Skip to main content
    • PI: Dr. Helen Jensen
  • Iowa State University
  • Project Title:
    Building Healthy Habits in Social Networks: Making Fruits and Vegetables a Popular Choice during the School Lunch
  • Key Findings
    The main goal of this study is to explore whether social team incentives can improve the effectiveness and sustainability of educational interventions by exploiting imitation, social learning, and social influence in friendship networks. We find that simple, explicit incentives to encourage 4th and 5th graders to increase their consumption of fruits and vegetables lead to increased fruit and vegetable consumption in school. The effects of incentives were compared when provided to individuals, simple paired teams, and social paired teams (with friends). Results from two elementary schools in Des Moines, IA (control and treated) showed the treatment phase increased the fruit and vegetable consumption by almost 50% in the treated school. Although the effect weakens, the difference persisted 4 weeks after the intervention. There were no significant gender differences in the control school; females responded slightly more strongly than males to the social pair treatment in the treatment school. The treatment had a positive effect during both the treatment phase and in the post-treatment phase. The treatment with incentives was relatively low cost and effective. The treatment effect carried over after the intervention.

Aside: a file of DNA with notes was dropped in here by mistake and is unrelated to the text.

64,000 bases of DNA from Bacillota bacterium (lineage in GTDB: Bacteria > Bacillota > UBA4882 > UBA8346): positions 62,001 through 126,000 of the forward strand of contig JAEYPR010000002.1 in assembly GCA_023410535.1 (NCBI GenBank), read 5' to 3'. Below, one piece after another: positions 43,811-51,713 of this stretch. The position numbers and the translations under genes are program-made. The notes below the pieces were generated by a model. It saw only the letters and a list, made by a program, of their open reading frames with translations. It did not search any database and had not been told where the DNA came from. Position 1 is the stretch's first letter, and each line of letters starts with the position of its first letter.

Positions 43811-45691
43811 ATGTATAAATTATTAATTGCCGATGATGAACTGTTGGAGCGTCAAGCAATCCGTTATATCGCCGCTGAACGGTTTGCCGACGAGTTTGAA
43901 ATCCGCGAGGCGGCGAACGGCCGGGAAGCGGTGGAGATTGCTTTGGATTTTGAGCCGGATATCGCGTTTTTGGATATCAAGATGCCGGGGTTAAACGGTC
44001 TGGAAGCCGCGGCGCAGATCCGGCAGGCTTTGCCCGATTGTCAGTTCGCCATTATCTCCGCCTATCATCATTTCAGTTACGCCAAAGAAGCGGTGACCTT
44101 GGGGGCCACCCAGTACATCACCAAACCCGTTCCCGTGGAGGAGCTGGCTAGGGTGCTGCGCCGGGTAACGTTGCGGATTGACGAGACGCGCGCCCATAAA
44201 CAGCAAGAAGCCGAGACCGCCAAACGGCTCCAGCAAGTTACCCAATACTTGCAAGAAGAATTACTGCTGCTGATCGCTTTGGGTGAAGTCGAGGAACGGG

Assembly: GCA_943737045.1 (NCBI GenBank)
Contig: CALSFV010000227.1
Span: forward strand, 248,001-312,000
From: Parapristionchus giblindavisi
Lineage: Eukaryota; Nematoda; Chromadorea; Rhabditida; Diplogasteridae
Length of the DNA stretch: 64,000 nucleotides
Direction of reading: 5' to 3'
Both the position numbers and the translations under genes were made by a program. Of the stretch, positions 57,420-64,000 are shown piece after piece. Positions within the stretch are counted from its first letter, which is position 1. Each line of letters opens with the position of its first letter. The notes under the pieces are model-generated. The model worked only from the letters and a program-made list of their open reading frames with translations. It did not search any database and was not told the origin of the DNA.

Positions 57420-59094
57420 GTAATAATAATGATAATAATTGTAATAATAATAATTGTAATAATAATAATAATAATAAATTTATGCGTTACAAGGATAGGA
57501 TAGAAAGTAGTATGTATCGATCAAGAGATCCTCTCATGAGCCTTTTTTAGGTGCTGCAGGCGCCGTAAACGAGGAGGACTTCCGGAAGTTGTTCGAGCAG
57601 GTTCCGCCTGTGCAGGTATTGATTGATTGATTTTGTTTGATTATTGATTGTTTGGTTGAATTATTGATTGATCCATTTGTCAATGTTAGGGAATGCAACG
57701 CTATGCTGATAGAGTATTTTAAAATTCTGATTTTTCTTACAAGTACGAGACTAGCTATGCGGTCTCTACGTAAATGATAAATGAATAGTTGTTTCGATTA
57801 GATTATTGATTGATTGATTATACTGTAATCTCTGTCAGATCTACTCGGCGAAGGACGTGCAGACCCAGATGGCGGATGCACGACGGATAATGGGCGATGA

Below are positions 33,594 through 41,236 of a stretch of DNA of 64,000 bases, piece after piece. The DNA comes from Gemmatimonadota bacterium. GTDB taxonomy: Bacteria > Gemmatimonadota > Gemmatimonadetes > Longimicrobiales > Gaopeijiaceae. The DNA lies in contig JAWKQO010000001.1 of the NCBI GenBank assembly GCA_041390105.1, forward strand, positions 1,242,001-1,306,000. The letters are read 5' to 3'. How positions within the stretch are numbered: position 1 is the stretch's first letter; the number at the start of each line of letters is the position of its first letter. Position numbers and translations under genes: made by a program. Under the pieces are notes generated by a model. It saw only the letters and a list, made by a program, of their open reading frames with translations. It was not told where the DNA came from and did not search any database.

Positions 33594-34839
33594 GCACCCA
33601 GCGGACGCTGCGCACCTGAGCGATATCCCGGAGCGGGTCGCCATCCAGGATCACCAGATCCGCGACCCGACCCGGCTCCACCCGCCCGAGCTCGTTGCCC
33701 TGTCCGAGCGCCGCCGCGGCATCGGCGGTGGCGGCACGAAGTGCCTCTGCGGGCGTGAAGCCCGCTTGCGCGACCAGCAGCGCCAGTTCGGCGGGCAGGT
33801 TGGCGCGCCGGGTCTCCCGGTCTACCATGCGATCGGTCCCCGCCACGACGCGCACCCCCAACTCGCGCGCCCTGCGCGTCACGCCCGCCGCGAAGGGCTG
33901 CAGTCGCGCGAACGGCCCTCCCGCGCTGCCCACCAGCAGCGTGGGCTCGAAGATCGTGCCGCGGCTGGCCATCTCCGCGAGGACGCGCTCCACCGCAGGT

• Publications
    • Hildebrand, D.A., Meredith, C., Kennedy T, Gates, G. (2014). Evaluation of the Smarter Lunchroom Project: Broadening the use of behavioral economics in Oklahoma Middle Schools. Journal of Nutrition Education and Behavior, 46(4):S132.